PMCID: PMC4274880  PMID: 25565972
inhibition; activity-dependent decay; re-uptake; intersynaptic pooling; asynchronous release; spherical bushy cell; cochlear nucleus
5.  GABAergic inhibition sharpens the frequency tuning and enhances phase locking in chicken nucleus magnocellularis neurons 
The Journal of Neuroscience  2010;30(36):12075-12083.
GABAergic modulation of activity in avian cochlear nucleus neurons has been studied extensively in vitro. However, how this modulation actually influences processing in vivo is not known. We investigated responses of chicken nucleus magnocellularis (NM) neurons to sound while pharmacologically manipulating the inhibitory input from the superior olivary nucleus (SON). SON receives excitatory inputs from nucleus angularis (NA) and nucleus laminaris (NL), and provides GABAergic inputs to NM, NA, NL, and putatively to the contralateral SON. Results from single unit extracellular recordings from 2–4 wks posthatch chickens show that firing rates of auditory nerve fibers (ANFs) increased monotonically with sound intensity, while that of NM neurons saturated or even decreased at moderate or loud sound levels. Blocking GABAergic input with local application of TTX into the SON induced an increase in firing rate of ipsilateral NM while that of the contralateral NM decreased at high sound levels. Moreover, local application of bicuculline to NM also increased the firing rate of NM neurons at high sound levels, reduced phase-locking, and broadened the frequency tuning properties of NM neurons. Following application of DNQX, clear evidence of inhibition was observed. Furthermore, the inhibition was tuned to a broader frequency range than the excitatory response areas. We conclude that GABAergic inhibition from SON has at least three physiological influences on the activity of NM neurons: it regulates the firing activity of NM units in a sound-level dependent manner; it improves phase selectivity; and it sharpens frequency tuning of NM neuronal responses.
PMCID: PMC3376706  PMID: 20826670
Superior olivary nucleus; Cochlear nucleus; Bicuculline; GABA; Auditory; In vivo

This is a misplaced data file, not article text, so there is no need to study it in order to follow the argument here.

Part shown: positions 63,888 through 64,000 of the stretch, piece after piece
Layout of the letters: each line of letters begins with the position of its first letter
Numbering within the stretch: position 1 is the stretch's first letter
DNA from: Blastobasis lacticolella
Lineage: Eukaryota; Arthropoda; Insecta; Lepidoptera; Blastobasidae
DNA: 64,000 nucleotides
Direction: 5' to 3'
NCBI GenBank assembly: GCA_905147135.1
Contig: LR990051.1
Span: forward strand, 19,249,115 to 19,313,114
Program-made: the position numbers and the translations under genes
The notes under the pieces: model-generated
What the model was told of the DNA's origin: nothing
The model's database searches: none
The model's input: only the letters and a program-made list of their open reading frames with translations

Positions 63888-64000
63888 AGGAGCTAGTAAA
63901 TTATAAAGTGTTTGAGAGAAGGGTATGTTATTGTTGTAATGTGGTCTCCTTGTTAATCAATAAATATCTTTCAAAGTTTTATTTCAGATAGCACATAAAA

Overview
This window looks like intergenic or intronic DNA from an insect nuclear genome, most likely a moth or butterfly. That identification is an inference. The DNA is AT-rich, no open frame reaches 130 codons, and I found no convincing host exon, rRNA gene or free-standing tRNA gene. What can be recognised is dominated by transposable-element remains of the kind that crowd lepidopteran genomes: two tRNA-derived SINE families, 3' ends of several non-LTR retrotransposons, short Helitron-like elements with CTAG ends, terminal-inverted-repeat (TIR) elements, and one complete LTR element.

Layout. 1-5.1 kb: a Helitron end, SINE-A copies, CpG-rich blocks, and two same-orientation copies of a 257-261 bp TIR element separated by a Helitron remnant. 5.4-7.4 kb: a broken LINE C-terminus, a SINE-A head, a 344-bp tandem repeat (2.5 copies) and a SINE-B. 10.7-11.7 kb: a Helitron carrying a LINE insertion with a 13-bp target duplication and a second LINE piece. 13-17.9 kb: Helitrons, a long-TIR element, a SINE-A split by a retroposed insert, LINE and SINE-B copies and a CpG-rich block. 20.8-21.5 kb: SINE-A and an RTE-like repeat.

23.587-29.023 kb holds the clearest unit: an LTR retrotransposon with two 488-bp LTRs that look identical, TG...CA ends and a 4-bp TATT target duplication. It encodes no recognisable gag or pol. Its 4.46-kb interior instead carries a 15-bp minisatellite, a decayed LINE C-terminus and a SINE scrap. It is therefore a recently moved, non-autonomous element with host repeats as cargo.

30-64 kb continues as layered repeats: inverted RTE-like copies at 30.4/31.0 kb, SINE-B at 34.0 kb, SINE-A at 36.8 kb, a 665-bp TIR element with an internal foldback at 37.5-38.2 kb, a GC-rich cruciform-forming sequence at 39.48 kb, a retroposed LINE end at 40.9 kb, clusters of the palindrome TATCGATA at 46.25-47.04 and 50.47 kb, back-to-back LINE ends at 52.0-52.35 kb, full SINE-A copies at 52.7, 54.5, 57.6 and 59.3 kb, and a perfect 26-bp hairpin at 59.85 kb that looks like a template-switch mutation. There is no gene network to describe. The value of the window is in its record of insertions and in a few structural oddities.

6.  The Cx43-like Connexin Protein Cx40.8 Is Differentially Localized during Fin Ontogeny and Fin Regeneration 
PLoS ONE  2012;7(2):e31364.
Connexins (Cx) are the subunits of gap junctions, membraneous protein channels that permit the exchange of small molecules between adjacent cells. Cx43 is required for cell proliferation in the zebrafish caudal fin. Previously, we found that a Cx43-like connexin, cx40.8, is co-expressed with cx43 in the population of proliferating cells during fin regeneration. Here we demonstrate that Cx40.8 exhibits novel differential subcellular localization in vivo, depending on the growth status of the fin. During fin ontogeny, Cx40.8 is found at the plasma membrane, but Cx40.8 is retained in the Golgi apparatus during regeneration. We next identified a 30 amino acid domain of Cx40.8 responsible for its dynamic localization. One possible explanation for the differential localization is that Cx40.8 contributes to the regulation of Cx43 in vivo, perhaps modifying channel activity during ontogenetic growth. However, we find that the voltage-gating properties of Cx40.8 are similar to Cx43. Together our findings reveal that Cx40.8 exhibits differential subcellular localization in vivo, dependent on a discrete domain in its carboxy terminus. We suggest that the dynamic localization of Cx40.8 differentially influences Cx43-dependent cell proliferation during ontogeny and regeneration.
PMCID: PMC3275562  PMID: 22347467

Results 1-6 (6)